Sand and Stars

Centaurus A, Fourcade-Figueroa Shred, NGC 5237

5 May 2019

Centaurus A (left) NGC 5237 (centre) Fourcade-Figueroa (right). Image credits Hubble and DSS

This trio of objects has to offer one of the most extraordinary observations one can make, for when you observe the three of them in conjunction you are looking at the result of a galaxy shredding encounter… a violent merger between an elliptical galaxy and a smaller companion spiral galaxy that took place some 500 million years ago (a theory first proposed in 1954 by Walter Baade and Rudolph Minkowski).

In a 1992 paper, Galaxy shredding. I – Centaurus A, NGC 5237, and the Fourcade-Figueroa shred, R.J. Thomson began with a very succinct explanation of galaxy shredding, “Galaxy shredding occurs when a spiral galaxy undergoes a strong prograde interaction with a massive galaxy. The fragile disc of the spiral galaxy is disrupted (shredded) during the encounter and the massive galaxy captures up to half of the disc material. The rest is ejected from the system as a non-rotating shred of dusty, gas-rich disc material which appears as a blue irregular/starburst galaxy. The robust bulge of the spiral progenitor is relatively undisturbed by the encounter and emerges from the shredding episode as a dwarf elliptical galaxy.”

Thomson went on to write, “A case study of Centaurus A suggests a shred-forming encounter with a spiral galaxy (about the same size as our own galaxy) took place some 500 million years ago. The associated bulge and shred remnants have been identified as the nearby dwarf elliptical galaxy NGC 5237, and the Fourcade-Figueroa shred. The captured disc material now forms the conspicuous ring of gas and dust which girdles Centaurus A, and probably provides the rule that powers the radio emission we see today.”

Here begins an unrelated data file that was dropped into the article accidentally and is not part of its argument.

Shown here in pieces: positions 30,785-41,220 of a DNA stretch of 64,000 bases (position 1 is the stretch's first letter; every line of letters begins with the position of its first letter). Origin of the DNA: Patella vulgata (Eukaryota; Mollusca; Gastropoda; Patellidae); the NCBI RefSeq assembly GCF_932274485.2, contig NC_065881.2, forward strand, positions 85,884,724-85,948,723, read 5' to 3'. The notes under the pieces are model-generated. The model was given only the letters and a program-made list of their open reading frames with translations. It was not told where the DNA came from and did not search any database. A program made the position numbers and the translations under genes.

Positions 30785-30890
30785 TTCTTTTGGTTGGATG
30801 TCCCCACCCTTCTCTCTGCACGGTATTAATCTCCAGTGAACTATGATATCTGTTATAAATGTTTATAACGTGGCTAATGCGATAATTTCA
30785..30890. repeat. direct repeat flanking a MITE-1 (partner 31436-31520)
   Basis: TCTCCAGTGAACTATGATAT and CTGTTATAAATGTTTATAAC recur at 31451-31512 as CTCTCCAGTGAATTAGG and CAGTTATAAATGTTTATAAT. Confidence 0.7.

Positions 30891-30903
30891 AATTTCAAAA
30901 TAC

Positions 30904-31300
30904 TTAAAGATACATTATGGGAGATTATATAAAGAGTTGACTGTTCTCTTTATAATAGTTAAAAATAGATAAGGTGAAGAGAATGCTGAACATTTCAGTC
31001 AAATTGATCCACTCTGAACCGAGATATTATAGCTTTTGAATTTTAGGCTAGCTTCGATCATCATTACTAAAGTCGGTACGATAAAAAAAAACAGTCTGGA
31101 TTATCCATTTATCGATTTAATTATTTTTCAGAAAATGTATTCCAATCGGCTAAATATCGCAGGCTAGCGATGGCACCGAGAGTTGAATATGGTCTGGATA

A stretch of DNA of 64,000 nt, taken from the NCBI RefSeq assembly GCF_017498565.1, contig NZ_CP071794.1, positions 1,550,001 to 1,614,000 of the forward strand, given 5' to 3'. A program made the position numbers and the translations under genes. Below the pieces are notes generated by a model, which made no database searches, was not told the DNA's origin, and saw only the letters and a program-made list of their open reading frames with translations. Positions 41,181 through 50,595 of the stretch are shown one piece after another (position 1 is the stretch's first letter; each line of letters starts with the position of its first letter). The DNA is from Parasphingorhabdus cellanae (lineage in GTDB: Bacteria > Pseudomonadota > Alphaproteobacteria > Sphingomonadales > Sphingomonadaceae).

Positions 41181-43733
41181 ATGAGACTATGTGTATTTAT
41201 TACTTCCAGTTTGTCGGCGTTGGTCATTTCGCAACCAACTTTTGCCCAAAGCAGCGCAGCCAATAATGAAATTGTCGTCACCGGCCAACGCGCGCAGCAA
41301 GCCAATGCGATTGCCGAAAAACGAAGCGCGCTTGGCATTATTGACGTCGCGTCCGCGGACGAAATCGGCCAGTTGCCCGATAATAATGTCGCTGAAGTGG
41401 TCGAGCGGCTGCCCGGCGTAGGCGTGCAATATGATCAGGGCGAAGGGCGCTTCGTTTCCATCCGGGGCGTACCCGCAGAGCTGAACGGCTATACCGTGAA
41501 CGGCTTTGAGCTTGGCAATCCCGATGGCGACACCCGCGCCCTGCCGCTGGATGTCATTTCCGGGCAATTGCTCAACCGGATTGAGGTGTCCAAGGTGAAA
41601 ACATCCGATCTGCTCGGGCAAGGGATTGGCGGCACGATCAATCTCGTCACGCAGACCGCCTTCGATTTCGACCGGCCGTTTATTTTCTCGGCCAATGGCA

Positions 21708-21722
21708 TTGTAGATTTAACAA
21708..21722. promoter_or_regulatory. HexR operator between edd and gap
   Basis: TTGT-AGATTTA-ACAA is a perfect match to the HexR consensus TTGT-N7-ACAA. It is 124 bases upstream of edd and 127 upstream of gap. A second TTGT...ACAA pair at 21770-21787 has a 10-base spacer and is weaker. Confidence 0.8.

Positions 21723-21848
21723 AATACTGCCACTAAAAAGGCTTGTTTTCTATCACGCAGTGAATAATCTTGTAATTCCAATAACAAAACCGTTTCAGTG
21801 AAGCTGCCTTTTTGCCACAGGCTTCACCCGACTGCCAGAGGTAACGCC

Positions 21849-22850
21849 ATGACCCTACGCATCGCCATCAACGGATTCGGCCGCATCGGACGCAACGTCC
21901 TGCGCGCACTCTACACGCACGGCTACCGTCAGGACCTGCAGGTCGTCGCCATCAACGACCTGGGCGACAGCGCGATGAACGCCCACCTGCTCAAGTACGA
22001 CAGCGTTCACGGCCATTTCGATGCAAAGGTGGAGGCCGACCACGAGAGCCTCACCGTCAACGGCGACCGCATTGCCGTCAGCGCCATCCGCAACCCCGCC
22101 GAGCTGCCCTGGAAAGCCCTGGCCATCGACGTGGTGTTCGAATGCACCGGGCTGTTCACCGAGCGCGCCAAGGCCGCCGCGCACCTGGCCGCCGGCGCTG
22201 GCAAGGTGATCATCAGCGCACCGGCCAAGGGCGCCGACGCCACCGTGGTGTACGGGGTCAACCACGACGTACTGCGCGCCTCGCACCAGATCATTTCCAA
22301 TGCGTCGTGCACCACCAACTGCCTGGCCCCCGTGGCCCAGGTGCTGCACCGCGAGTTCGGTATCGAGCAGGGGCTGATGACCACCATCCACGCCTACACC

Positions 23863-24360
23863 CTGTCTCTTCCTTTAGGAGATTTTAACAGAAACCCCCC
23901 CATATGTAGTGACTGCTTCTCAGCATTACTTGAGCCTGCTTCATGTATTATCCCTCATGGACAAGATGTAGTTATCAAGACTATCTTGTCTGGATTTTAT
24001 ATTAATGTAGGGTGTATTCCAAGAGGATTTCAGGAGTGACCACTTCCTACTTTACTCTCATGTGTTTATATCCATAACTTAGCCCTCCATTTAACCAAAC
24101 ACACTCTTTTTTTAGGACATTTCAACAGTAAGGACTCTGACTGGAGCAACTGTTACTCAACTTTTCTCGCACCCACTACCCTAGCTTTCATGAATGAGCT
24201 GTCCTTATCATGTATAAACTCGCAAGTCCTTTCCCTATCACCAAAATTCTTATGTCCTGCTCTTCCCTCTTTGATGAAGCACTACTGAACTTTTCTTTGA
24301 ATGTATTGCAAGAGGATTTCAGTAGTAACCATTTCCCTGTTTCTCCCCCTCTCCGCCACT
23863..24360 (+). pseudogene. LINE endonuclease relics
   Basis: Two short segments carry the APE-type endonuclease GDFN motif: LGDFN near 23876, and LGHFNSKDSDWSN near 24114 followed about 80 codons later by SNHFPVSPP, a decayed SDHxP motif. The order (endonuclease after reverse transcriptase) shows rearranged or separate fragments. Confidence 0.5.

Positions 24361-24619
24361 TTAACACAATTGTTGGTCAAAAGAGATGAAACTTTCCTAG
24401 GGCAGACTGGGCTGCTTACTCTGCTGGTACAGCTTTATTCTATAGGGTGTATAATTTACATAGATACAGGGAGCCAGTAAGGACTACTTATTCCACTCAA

The paper concluded, “The shredding model described here provides a constant picture of many aspects of the Centaurus A systems, including the relative positions and velocities of Centaurus A, NGC 5237 and the Fourcade-Figueroa shred; the orientation and sense of rotation of the dust lane in Centaurus A; the peculiar nature of the interacting dwarf elliptical galaxy NGC 5237; and the orientation and observed non-rotation of the Fourcade-Figuero shred.The complex shell system of Centaurus A can also be understood in terms of a two-component model: density waves in a thick disc induced by the interaction, plus sharp-edged features in the accretion disc.”

And here they are…

The three objects spectacularly photobombed by Omega Centauri! DSS image annotated

How much more thrilling can astronomy get than sitting at one’s telescope, observing these three absolutely dumbfounding objects, and pondering their history?


Observing this spectacular trio

16″ f/5 Dobs at magnifications of 70x, 150x, 228x and 333x 

10×50 binoculars

These three objects certainly run the gamut of observing – from bright and easy and detailed, to exceeding faint and difficult and not-detailed!

Centaurus A with its beautifully warped dust lane. Image credit Hubble/ESO

Centaurus A (NGC 5128)

RA 13 25 27.6   Dec -43 01 09   Mag 6.8   Size 25.7′x20.0′   SB 13.5      

As galaxies go, Centaurus A (which lies about 12 million light-years away) is a very odd-looking garbled object – both in photographs and, for us observers, in our telescopes. In fact, its unique appearance makes it one of the few galaxies that is instantly recognizable from its images when you see it through your telescope – stunningly bright and exquisitely beautiful, its famous heavily warped dust lane draped across its middle showing up very well even in modest telescopes, and displaying some fine detail in larger ones.

Although I must have observed this gorgeous galaxy literally dozens of times, it never fails to take my breath away. In my 10×50 binoculars, this wonderful object looks like a distant streetlight on a dark, wet and misty evening.